(Adds details from lawsuit, background)
By Jessica Dye
NEW YORK, March 19 General Motors Co was
hit with a lawsuit on Wednesday demanding that the company be
held liable for allegedly concealing ignition problems before
its 2009 bankruptcy.
The ignition switch problems led to the recall of 1.6
million vehicles last month.
GM is a different legal entity than the one that filed the
2009 bankruptcy that shook the U.S. economy. The so-called new
GM is not responsible under the terms of its bankruptcy exit for
legal claims relating to incidents that took place before July
2009. Those claims must be brought against what remains of the
"old" or pre-bankruptcy GM.
But the proposed class action, filed in federal court in
California, said plaintiffs should be allowed to sue over the
pre-bankruptcy actions, "because of the active concealment by
Old GM and GM."
The lawsuit also said that GM was responsible for reporting
to the federal government any safety-related problems for cars
made before its bankruptcy.
A spokesman for the automaker declined to comment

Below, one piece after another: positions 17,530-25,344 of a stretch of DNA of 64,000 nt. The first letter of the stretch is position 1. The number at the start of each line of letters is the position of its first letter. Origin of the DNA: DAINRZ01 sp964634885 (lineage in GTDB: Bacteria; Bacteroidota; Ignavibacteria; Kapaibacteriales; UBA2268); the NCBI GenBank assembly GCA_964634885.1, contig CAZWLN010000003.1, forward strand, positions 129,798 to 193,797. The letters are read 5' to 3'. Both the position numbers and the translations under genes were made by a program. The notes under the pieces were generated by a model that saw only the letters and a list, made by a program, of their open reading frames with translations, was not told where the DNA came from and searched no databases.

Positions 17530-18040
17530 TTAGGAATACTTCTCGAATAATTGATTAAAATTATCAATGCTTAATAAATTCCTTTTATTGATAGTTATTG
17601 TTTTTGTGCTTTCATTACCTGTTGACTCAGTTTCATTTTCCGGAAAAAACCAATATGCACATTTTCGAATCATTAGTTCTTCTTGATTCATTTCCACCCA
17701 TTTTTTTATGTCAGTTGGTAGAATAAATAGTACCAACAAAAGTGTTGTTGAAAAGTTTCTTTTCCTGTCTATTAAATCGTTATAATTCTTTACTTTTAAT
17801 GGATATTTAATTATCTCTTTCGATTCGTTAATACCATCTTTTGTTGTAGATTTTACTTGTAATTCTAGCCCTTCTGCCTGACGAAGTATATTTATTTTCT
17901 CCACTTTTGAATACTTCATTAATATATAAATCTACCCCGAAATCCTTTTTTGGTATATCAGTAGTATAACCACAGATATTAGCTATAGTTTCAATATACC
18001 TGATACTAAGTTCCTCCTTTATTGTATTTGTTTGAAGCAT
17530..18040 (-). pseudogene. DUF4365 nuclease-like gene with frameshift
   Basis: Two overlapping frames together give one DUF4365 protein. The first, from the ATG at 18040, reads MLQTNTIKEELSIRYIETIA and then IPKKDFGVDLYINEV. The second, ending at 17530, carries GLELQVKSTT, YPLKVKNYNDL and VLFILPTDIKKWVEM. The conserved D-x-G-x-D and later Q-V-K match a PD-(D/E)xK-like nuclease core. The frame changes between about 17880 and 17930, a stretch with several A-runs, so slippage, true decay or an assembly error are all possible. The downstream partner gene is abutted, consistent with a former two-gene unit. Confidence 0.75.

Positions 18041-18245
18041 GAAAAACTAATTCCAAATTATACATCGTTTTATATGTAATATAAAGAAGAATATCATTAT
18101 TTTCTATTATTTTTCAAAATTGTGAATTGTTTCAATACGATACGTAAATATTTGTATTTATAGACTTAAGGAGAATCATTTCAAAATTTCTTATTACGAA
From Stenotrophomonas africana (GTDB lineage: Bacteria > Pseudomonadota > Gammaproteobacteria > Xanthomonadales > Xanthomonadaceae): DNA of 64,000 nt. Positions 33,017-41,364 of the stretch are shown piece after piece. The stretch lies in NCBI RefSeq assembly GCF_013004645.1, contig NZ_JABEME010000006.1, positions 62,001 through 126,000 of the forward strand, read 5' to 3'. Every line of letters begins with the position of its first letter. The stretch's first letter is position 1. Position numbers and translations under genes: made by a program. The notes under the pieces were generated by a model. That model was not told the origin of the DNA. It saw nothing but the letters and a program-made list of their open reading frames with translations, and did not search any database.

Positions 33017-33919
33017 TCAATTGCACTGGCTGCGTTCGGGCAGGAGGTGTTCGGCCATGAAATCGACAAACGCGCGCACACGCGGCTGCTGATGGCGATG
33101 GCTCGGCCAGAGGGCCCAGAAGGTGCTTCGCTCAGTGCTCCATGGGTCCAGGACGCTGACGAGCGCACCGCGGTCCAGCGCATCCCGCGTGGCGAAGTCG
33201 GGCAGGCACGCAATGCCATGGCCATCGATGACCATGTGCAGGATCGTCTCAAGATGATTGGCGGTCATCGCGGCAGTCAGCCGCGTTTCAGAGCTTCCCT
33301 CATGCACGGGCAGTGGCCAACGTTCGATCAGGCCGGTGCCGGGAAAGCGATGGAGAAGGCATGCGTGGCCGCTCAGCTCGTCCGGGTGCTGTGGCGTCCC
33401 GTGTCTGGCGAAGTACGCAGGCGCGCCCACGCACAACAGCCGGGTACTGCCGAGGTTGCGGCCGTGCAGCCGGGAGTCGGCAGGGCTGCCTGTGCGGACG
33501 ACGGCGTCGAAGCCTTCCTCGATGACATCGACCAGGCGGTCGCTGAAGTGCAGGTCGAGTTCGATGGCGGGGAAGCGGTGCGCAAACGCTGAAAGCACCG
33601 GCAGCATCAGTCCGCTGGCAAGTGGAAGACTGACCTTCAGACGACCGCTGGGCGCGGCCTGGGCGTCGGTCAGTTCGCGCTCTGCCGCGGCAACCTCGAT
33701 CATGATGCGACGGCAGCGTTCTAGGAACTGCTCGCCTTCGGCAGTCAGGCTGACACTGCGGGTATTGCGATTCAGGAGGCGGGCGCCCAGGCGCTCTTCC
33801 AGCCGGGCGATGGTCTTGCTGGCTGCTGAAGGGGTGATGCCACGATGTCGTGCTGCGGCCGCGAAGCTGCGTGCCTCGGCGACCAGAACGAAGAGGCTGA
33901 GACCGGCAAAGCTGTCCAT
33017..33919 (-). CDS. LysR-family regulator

specifically on the lawsuit, saying the company has apologized
for the recall and that taking care of customers was its top
GM announced the recall in February, despite learning of
problems with the ignition switch in 2001. GM has said that when
the ignition switch was jostled, a key could turn off the car's
engine and disable airbags, sometimes while traveling at high
Wednesday's lawsuit is one of several filed by car owners
who claim the recent recall caused their vehicles to lose value.
It appears to be the first to raise the issue of "successor
liability," meaning that GM could be liable for actions of the
company before it emerged from bankruptcy.
The named plaintiff is Katie McConnell, the owner of a 2007
Saturn Ion Coupe. The lawsuit is seeking at least $350 million
in damages, according to the lawyer that filed the lawsuit,
Steve Berman of Hagens Berman Sobol Shapiro.
The lawsuit said the "old" GM knew about the ignition
problems as early as 2001, but continued to make and market
defective vehicles until 2007. The new GM continued the
deception, the lawsuit alleged.
As a result, the new GM should be liable "for the deceptive
and unfair acts and omissions" of the old GM, the lawsuit said.
It also said the court should waive the statute of limitations
for older claims because of GM's actions.
"While civil in nature, we believe it is a step toward
holding G.M. accountable for its inaction," Berman said in a
The recall over the ignition problem, which has been linked
to at least 12 deaths, has led to government criminal and civil
investigations, an internal probe by GM, and preparations for
hearings by Congress. All ask why GM took so long to address a
problem it has said first came to its attention in 2001.
(Reporting by Jessica Dye; editing by Andrew Hay, Noeleen
Walder and Tom Brown)